A perfect treat for at-home snacking, this bark can incorporate a mix of low-sugar fruits that contain an abundance of antioxidants and fiber—like strawberries, blueberries, and raspberries—for the most satiety and flavor.
Savory Low-Carb Snacks
In addition to containing 2.5 grams of protein and less than 3 grams of carbs per serving, these seed crackers are a blank canvas. Experiment with flavors like anti-inflammatory spice turmeric, which adds a vibrant color and delicious, earthy flavor that pairs well with all kinds of healthy dips.
These simple crackers truly require only four things: almond flour, salt, water and flaxseed, so they’re easy to whip up in the moment. The almond flour keeps the carb count low, while the flaxseed ups the protein.
You likely know how good zucchini noodles can be. Now try this swap for potato skins. This recipe makes a great app for parties or an excellent solo snack, and provides almost 7 grams of protein and less than 2 grams of carbs per serving.
Kale is rich in vitamins A, C, K, folate, fiber, carotenoids, and manganese. One cup contains about 70 to 90 percent of your daily vitamin K, which we need for healthy bones and blood clotting. These spicy, smoky baked chips are a delicious way to eat more of this leafy green.
Refrigerated Low-Carb Snacks
If you have access to a refrigerator at your office or work from home most days, consider keeping these snacks on hand.
These bite-sized egg cups pack in the veggies and the healthy fats with goat cheese and avocado. Everything-bagel seasoning gives it a classic breakfast flavor kick
Spinach smoothies don’t have to taste like salad. This one is balanced out with vanilla protein powder, creamy avocado, coconut milk, and peanut butter, so it’s rich and rich in protein and fiber. Choose a protein powder with no added sugars and minimal additives.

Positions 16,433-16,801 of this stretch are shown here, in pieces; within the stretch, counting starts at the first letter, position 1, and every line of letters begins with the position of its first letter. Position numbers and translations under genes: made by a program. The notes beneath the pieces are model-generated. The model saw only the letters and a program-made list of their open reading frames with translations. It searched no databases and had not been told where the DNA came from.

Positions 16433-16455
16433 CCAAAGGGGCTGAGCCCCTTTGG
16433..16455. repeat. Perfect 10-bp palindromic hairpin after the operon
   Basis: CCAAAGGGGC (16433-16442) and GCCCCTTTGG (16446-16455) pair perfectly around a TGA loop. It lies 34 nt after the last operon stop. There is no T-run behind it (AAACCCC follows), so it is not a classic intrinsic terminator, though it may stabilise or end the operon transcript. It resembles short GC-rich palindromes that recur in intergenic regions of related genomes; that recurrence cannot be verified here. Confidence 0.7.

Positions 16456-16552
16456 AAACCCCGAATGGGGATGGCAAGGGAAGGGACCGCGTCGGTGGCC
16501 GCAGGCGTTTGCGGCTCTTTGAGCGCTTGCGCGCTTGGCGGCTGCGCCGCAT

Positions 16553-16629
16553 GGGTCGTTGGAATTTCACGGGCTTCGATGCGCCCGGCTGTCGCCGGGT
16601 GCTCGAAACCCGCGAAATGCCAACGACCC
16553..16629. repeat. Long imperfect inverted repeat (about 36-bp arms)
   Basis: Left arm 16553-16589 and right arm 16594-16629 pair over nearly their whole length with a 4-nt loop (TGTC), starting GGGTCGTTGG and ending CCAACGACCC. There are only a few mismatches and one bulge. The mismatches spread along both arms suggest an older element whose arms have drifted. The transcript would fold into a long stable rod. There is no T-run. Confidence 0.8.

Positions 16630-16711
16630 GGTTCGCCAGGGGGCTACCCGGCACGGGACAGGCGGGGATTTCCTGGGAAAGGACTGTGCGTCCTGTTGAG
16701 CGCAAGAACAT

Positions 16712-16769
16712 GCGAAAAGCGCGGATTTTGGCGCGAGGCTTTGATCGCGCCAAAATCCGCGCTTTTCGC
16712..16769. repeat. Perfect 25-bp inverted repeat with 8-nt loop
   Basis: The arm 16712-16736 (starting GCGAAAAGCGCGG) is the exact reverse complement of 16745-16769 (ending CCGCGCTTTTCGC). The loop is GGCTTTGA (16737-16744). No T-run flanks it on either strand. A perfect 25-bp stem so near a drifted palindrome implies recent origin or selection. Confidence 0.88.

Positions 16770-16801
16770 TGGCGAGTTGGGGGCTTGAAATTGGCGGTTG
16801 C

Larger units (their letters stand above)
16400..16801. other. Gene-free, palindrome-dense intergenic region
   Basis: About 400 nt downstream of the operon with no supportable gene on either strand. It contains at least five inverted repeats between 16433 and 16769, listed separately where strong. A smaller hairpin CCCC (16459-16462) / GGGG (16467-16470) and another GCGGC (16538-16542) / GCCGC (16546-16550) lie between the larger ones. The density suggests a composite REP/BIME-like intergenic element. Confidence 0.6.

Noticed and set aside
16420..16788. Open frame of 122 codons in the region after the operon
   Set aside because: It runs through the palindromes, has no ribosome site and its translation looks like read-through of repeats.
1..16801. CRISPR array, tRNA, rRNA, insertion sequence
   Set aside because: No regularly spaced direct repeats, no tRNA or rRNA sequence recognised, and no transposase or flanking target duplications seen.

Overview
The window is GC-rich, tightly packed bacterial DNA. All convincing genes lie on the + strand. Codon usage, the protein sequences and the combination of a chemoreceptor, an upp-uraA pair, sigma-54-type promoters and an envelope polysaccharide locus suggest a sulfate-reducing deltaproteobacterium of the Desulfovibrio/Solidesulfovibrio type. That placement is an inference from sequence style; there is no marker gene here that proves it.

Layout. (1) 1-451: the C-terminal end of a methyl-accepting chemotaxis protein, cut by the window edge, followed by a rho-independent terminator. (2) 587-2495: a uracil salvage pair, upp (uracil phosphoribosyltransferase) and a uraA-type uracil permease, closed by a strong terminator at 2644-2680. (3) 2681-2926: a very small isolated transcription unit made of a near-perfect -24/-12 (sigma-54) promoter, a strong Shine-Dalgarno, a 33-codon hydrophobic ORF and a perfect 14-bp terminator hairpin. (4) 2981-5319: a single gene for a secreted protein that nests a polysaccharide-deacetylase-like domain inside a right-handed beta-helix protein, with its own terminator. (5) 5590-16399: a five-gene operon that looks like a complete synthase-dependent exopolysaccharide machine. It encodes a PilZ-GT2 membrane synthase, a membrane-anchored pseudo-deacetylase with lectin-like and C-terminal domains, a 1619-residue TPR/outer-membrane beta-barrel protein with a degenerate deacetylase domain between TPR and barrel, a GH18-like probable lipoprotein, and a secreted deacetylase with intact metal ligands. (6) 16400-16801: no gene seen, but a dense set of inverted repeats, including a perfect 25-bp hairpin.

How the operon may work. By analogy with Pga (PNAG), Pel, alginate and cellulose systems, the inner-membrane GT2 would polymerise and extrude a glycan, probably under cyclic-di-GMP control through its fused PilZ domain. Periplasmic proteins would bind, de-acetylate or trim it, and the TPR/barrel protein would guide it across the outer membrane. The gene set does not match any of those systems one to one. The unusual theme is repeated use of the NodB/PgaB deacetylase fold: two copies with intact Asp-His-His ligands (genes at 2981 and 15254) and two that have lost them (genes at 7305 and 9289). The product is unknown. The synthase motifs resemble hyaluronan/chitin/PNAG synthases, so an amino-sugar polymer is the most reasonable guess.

Guac goes with everything from flaxseed crackers and raw vegetables to zucchini noodles and nori. Sour cream makes this recipe extra creamy, but you can omit it if you don’t eat dairy or make your own vegan sour cream. Then, add jalapenos to create as much or little heat as you like.
Store-bought hummus can contain refined oils and other ingredients that harm metabolic health. Making your own only requires a food processor or high-speed blender. This version substitutes cauliflower for the traditional chickpeas to keep the carb count low without drastically altering the classic flavor.
Grab-and-Go Low-Carb Snacks
These are ideal for throwing in your purse or gym bag, so you can eat before you become hangry.
Think of this like a healthy Chex mix. Almonds, macadamias, pecans, and pepitas provide the crunch (and healthy fats, fiber, and protein), while paprika and garlic ensure every bite bursts with flavor. Add the homemade cheese “puffs” as a bonus, if you have time.
Store-bought protein bars often contain various added sugars, other refined carbs, and artificial flavors. These take just five minutes to whip up and require only four ingredients—almond butter, protein powder, and sugar-free maple syrup (which you can make yourself) and chocolate chips. Depending on your protein powder, you’re looking at about 20 grams of protein per bar.
Egg whites add a bit of protein and create an extra-crunchy coating for these nuts. The monk fruit, cinnamon, nutmeg, and cloves add just the right amount of sweetness—and a hint of pie.
Like other packaged food, beef jerky is often high in added sugars and artificial ingredients. Instead, make your own with coconut aminos, Worcestershire sauce, garlic powder, onion powder, pepper, and crushed red pepper. It takes a few hours (since it bakes at a low temp), but it’s worth it.